October was certainly a trying month for investors. While we all understand that markets can move in both directions, downward moves always attract far more of our time & attention and lead to significant questions and concerns. Media outlets do their best to explain the moves, predict the future, and create as many shocking headlines as possible. While interesting, such analysis is not always helpful. Let’s take a look at what we know for sure - and consider where we go from here.
What We Know For Sure
1) Stocks go down much faster than they rise - but they go up more often than they go down
Downward moves always feel drastic and sharp - far faster than the period during which markets rise. However, it’s important to know that on average, since 1960, the S&P has seen annual gains 75% of the time. Three out of four years have seen gains in the US equity market. So, while they may fall at a faster pace than they rise, they go up more than they go down
2) Intra year declines are common
Intra year downward moves aren’t all that unique either over time. Since 1900, the Dow Jones Industrial Average has fallen 5%+ about three times per year, 10%+ once per year, 15% once every two years, and 20% once every three years. On average, such declines are less than a year - often times just a few months - but they do happen much more frequently than we remember
3) Uncertainty remains - but businesses are moving forward
There is no doubt that there is a sizable level of uncertainty in the markets, namely as it relates to trade, elections, and interest rate levels. The resolution of these items will impact the future trajectory of the businesses that comprise the market. However, we’d suggest that uncertainty is always present somewhere in the world, economy, and markets. We are just far more aware of these items than we ever were in the past - whether it be from 24/7 business news or the President’s twitter feed. Despite these macro uncertainties, businesses are operating every day - moving forward to drive revenue and innovation. Revenues and earnings growth showed great strength in the most recent quarter and guidance on the whole was also strong. This is where the certainty lies
4) Panic isn’t a strategy
It’s human nature to want to take action. We are instinctually driven to react in times when we are fearful and uncertain. But please remember - panic is not a strategy. We have put diversified portfolios in place and will continue to rebalance against them. Equity portfolios are comprised of high quality businesses that have sufficient cash flow and low leverage to withstand economic weakness should it arise. Best strategy is to stay invested and engaged. Reach out anytime and we will go thru your specific situation with you. Now is not the time to panic.
Where We Go From Here
1) Focus forward - as we mentioned above, now is not the time panic and move to cash. Revisit your overall financial plan and remind yourself of the progress you’ve made up until this point - and the path to get you to your ultimate goals. Stay the course and remember, these moves are part of the process.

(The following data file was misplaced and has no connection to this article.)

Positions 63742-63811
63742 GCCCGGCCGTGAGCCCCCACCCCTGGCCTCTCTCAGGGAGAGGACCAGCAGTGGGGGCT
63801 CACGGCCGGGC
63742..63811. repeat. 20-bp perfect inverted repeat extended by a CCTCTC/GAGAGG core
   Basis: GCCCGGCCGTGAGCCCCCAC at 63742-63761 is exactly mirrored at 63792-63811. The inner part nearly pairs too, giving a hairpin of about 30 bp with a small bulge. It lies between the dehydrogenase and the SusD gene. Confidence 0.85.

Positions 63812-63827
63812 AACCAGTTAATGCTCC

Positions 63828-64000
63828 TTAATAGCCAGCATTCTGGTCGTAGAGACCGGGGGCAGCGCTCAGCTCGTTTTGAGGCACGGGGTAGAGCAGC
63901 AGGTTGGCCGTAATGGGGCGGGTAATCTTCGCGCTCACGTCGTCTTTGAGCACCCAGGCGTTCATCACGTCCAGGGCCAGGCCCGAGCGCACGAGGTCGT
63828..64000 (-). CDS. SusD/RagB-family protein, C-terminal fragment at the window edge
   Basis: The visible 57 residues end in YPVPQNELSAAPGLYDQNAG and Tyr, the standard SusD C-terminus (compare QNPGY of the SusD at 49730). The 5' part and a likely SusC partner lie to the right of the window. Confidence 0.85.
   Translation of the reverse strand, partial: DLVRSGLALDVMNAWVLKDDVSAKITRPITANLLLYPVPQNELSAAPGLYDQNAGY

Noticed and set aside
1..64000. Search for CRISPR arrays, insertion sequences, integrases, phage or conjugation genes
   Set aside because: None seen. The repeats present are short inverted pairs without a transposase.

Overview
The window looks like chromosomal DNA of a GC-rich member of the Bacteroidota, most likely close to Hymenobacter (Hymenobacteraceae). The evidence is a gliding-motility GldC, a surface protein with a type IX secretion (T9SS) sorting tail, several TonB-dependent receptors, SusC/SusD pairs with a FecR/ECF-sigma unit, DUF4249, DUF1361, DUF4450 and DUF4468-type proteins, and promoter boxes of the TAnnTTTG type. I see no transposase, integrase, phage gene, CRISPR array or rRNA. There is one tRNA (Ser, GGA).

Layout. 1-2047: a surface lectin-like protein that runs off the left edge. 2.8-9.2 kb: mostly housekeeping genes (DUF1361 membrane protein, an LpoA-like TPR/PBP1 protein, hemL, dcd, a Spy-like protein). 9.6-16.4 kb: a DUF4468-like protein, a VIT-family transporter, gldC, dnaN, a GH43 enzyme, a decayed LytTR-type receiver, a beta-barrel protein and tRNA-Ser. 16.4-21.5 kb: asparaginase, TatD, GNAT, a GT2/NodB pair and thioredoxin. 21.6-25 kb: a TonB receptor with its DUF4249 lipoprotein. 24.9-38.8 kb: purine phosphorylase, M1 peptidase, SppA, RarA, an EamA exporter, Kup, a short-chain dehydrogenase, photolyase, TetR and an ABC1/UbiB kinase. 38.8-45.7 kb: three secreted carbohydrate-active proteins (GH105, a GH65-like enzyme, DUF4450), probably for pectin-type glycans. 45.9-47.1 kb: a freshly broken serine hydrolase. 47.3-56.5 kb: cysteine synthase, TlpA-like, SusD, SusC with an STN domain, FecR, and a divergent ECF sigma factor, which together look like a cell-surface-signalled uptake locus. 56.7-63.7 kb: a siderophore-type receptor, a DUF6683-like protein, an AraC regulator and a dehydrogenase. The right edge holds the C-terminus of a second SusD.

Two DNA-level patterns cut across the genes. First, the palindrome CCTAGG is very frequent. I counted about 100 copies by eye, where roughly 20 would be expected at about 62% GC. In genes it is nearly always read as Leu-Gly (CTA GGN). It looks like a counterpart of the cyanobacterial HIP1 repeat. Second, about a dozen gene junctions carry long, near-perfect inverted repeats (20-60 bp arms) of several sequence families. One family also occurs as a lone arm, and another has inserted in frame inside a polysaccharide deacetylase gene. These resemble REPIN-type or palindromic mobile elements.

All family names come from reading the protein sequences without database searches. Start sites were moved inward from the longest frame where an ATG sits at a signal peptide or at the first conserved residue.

2) Balance towards targets - diversification has been shown to insulate portfolios from some volatility. Continual rebalance against these targets, as well as adjustments to exposure within the asset classes to match the environment we are in, are advised
3) Active management opportunity - sharp downward moves in markets tend to impact every business indiscriminately. As a result, many companies are now trading at very attractive prices that build in attractive margins on safety. As a result, it is our prediction that active management will once again shine versus passive/ETF index investments. (Note: Consider this in context of your overall portfolio and specific allocation/risk tolerance)
4) International component - International markets have struggled in 2018, far more than US markets. This again may present an opportunity to add diversification at very attractive valuations. (Note: an allocation to international should be carefully evaluated in context of your portfolio as a whole)
5) Continue to save - Dollar cost averaging (ie: investing at various points in the market) has been proven over time to be a very sound strategy. Investing markets are one of the only “shops” in the world where people prefer to buy when things are expensive and sell when things are cheap. Fight against that urge - continue to save and invest at all market levels - including today’s
6) Reach out - You don’t have to do this alone. We know this is jarring and we know how much your portfolios mean to you. We feel the exact same way and are here to work thru this - together.
None of us want to experience market declines. They test our conviction and lead to increased worry and concern. But as we all know, we can’t control or predict markets - and opportunities are often the greatest in markets such as these. We will continue to apply a disciplined and informed approach to manage thru these times and to ultimately stay the course. It may not feel like it now, but this too shall pass. We are here to answer any questions you have and we will move forward - together.